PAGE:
Being able to tell your story will help you connect with others in a way that sharing facts will not. This is often important where you want
to create common ground, identify with an organisation’s values, illuminate a topic that may be typically dry, or where you really need
to connect with an audience.
Your personal experiences, your
ambitions, the challenges or changes
you have faced, the colleagues or
friends that have helped you learn or
achieve and things you have observed
or felt personally are all rich sources of
This illustration of the science of storytelling
shows how the brain reacts to a story
A really great technique for grabbing attention and making a topic memorable is to tell a series of short stories, which should be no
more than 2 minutes in length, woven into a wider communication.
In order to create a positive impact, there are a few prerequisites that will help you plan what is appropriate and what is not.
There are 3 basic principles
You have earned the right to talk about the subject or incident (seen, done, felt, observed)
You are genuinely excited about the subject (what, when, impact and relevance to audience)
You are really eager to communicate your ideas and feelings to the listeners (what is the action and benefit that you experienced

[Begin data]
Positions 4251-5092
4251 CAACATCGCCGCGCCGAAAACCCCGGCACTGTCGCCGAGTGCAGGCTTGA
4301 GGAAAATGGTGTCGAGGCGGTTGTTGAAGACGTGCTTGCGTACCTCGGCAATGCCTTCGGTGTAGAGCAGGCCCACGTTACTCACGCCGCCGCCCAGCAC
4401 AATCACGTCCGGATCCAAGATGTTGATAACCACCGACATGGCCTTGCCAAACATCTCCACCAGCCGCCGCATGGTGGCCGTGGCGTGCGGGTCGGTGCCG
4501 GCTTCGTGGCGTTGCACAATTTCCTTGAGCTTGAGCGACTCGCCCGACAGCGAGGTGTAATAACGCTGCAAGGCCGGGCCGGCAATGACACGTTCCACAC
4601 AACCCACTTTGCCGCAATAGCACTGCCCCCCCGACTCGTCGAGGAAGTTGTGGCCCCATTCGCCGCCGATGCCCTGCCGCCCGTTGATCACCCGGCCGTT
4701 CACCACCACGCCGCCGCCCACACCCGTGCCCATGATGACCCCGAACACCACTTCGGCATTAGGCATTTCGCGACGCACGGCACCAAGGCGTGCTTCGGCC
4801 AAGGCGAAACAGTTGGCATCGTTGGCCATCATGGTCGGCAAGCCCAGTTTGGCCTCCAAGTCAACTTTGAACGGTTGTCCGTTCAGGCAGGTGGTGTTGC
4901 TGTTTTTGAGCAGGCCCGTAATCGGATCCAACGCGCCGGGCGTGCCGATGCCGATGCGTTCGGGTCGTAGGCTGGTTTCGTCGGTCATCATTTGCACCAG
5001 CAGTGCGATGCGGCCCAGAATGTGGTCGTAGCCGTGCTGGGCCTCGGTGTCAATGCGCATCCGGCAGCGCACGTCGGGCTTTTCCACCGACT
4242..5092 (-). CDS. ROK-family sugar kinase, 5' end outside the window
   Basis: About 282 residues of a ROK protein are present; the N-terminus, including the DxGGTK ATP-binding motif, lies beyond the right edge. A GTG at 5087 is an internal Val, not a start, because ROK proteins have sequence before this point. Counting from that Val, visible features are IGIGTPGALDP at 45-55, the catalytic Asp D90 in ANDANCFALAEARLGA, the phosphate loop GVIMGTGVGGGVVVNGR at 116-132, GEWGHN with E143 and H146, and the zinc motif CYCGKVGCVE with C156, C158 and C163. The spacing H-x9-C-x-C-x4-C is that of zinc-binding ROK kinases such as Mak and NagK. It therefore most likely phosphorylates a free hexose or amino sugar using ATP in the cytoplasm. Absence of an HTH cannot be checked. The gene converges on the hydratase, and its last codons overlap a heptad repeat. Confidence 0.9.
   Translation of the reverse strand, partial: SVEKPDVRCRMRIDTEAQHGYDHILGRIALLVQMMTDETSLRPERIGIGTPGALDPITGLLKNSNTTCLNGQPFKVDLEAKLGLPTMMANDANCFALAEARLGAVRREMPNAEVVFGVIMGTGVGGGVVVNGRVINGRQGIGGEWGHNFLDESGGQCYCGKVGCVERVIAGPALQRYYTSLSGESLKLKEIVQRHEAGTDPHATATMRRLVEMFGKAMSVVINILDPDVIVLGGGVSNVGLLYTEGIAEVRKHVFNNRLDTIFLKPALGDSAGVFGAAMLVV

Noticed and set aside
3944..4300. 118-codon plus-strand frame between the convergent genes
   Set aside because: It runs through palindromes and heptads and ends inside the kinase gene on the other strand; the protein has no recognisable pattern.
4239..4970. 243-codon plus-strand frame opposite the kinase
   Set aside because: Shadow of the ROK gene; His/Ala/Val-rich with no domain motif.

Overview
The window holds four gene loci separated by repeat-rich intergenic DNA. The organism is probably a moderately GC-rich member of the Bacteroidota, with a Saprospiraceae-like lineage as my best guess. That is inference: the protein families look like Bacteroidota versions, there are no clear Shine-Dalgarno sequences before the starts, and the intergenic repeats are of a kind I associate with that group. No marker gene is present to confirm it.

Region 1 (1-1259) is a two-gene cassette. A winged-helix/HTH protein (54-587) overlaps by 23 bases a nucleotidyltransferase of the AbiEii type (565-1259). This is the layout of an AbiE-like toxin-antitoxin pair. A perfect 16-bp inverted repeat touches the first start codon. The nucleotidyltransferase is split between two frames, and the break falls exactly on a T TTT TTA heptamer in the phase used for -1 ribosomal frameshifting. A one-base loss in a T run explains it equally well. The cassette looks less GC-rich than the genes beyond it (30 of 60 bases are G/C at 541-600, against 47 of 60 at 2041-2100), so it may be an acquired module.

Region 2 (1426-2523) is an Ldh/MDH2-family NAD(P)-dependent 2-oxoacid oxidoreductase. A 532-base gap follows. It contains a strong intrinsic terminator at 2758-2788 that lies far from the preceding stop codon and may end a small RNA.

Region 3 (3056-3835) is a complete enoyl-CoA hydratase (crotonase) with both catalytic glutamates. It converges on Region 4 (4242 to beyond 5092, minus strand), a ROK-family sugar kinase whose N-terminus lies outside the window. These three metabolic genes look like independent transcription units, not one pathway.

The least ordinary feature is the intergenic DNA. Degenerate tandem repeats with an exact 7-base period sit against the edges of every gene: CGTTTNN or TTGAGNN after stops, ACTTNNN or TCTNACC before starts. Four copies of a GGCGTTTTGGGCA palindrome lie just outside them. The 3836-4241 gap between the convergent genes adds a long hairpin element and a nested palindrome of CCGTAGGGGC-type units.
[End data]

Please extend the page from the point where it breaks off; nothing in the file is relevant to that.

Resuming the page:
and what is the action and benefit you want the listeners to take e.g. purpose)
There are 3 conditions
An incident (one key incident and the items you want to cover)
An action (you want the audience to take)
A benefit (the benefit they will get)
Start with writing down your opening sentence and think about what might get people’s attention.
Don’t write the story verbatim; just have headings that illustrate your key points,
your memory will fill in the blanks and you will be more natural.
For maximum impact, think about your tone of voice and how you stand or sit so that you can convey emotion.
Now you are ready to go, just pick a topic and have a go.
When you are working with other people, get them to tell
you their story.
When you look at another person, any person, remember
that everyone has a story. Everyone has gone through
something that changed them.
To understand more about the science of storytelling
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The one incident I will use is…
The opening sentence will be…
Items of the incident I will cover …
Action(s) I want the audience to take (specific and concise)…
The closing sentence stating benefits (specific and concise) will be…
The one incident used was…
The opening sentence was…
Items covered in the incident were…
Action(s) the storyteller wants the audience to take (specific and concise)…
The closing sentence stating benefits (specific and concise) was…